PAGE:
Thursday, May 24, 2012

A court in need of cover

A law professor named Mae Kuykendall from Michigan State writing in the NY Times proposes how the Supreme Court might dodge a bullet on gay marriage:

… there is a way. The Supreme Court, which will almost certainly have to take up the issue, should hold that while states may refuse to authorize same-sex marriages, they may not void — that is, refuse to recognize — gay marriages lawfully conducted in other states.

Yes, such a ruling would effectively make same-sex marriage legal throughout the country, because it would require Texas to recognize same-sex unions performed in Massachusetts. It would no doubt infuriate opponents.

But it would also be the best judicial solution. It would recognize the Supreme Court’s limited authority over marriage laws and leave it to state courts to resolve differences across states in areas like divorce, child custody and inheritance, as they have traditionally done.

I just don't see this flying.

I will make a prediction here: the Supremes will try very hard to find a way to thread the needle on gay marriage, somehow both allowing it and not imposing it. The Roberts court is very likely to be in need of showing that they are something more than partisan right wingers, bent on enacting a Republican agenda that hasn't won in the electorate. They have already tried to hand over our elections to their billionaire buddies with the Citizens United decision. If they find some wacko reason to invalidate the health care law duly legislated by majorities in Congress, they'll be visibly thumbing their noses at the democratic principle of majority rule. They are going to need a fig leaf, a display that they aren't just a thumb in the dike (figuratively) against the rushing torrent toward gay equality. Full civil rights for gay citizens are coming; some partial affirmation of marriage equality will offer the Court an some escape from historical odium -- and offer a lot of cover for many another tendentious decision.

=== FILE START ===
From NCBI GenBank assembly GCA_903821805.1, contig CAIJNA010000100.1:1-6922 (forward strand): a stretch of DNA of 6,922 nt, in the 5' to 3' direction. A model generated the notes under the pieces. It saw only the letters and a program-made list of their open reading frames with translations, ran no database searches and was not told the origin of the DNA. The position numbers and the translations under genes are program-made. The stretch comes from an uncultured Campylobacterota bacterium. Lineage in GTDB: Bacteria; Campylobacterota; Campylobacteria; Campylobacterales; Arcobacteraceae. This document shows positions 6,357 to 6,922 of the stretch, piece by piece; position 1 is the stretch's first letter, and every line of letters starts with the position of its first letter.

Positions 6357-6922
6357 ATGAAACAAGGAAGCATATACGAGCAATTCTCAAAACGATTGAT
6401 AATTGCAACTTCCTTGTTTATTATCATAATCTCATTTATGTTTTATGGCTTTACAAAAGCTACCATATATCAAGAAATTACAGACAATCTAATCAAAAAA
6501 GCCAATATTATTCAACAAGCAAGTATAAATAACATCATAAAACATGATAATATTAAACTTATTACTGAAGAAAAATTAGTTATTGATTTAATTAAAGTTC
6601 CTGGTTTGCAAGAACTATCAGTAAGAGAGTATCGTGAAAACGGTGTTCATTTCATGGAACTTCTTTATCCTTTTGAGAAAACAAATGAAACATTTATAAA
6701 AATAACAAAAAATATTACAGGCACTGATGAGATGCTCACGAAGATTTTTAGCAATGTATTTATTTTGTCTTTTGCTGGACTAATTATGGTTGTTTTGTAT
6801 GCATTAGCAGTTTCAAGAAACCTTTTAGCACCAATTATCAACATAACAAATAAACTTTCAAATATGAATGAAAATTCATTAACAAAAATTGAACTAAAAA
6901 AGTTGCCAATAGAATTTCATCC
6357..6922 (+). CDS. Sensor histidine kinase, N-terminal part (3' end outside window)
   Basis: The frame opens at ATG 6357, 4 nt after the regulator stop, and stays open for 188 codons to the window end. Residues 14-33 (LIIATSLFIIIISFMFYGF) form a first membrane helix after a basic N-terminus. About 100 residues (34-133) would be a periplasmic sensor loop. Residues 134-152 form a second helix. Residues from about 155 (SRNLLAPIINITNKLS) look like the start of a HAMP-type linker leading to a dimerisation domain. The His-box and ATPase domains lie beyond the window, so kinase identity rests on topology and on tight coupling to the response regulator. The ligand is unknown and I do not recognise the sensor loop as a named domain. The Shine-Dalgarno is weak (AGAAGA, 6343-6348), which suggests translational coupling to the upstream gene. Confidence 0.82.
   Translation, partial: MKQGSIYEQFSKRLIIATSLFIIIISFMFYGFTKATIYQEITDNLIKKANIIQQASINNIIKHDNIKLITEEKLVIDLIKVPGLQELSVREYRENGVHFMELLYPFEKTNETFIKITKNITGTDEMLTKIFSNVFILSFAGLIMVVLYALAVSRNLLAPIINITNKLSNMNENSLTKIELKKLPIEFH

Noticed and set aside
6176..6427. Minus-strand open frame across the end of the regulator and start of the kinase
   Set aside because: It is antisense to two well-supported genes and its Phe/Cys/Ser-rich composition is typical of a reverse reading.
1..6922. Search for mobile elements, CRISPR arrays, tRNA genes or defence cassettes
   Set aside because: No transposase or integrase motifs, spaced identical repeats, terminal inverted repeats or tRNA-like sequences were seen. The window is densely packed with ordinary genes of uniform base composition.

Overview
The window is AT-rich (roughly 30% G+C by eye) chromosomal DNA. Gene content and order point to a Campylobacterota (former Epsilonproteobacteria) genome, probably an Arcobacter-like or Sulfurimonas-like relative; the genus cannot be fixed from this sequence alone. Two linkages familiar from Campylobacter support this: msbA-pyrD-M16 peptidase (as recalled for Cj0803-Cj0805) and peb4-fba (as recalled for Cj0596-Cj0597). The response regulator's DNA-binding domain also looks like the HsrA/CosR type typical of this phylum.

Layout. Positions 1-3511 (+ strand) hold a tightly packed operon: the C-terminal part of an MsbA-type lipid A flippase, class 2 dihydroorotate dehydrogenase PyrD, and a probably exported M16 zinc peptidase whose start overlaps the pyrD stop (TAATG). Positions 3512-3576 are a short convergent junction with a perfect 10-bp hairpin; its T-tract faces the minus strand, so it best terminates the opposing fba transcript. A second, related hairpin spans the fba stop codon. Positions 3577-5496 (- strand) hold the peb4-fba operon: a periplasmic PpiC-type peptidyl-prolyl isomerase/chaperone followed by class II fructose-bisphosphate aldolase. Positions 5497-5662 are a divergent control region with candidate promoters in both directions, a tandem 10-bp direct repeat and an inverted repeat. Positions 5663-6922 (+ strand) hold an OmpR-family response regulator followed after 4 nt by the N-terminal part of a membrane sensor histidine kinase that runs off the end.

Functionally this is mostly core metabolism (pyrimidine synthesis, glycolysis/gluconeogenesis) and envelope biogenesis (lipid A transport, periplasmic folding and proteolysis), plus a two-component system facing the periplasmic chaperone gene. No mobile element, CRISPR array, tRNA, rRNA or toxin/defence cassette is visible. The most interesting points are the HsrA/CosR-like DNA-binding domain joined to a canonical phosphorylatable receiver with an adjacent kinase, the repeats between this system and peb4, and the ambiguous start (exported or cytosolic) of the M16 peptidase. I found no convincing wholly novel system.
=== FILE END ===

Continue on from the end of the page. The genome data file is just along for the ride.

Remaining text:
For myself, Ms. Kuykendall's proposal seems to miss the main disabilities I suffer because I can't get married. Because of the federal law against recognizing gay unions (DOMA), I have to pay more and jump hoops in transitioning to Medicare. A heterosexual person covered by her/his spouse's health insurance can simply continue without penalty. I have to add Medicare Part B while continuing my existing insurance to avoid what amounts to a fine. (Maybe the zealots against the health law on the Supreme Court should look into that!)

And I haven't yet filed my taxes this year because the IRS requires extra joint returns (that they don't implement) from California (and some other states') domestic partners. We're still trying to figure it out.

All of that will go away when we get full marriage equality. That day can't come too soon!

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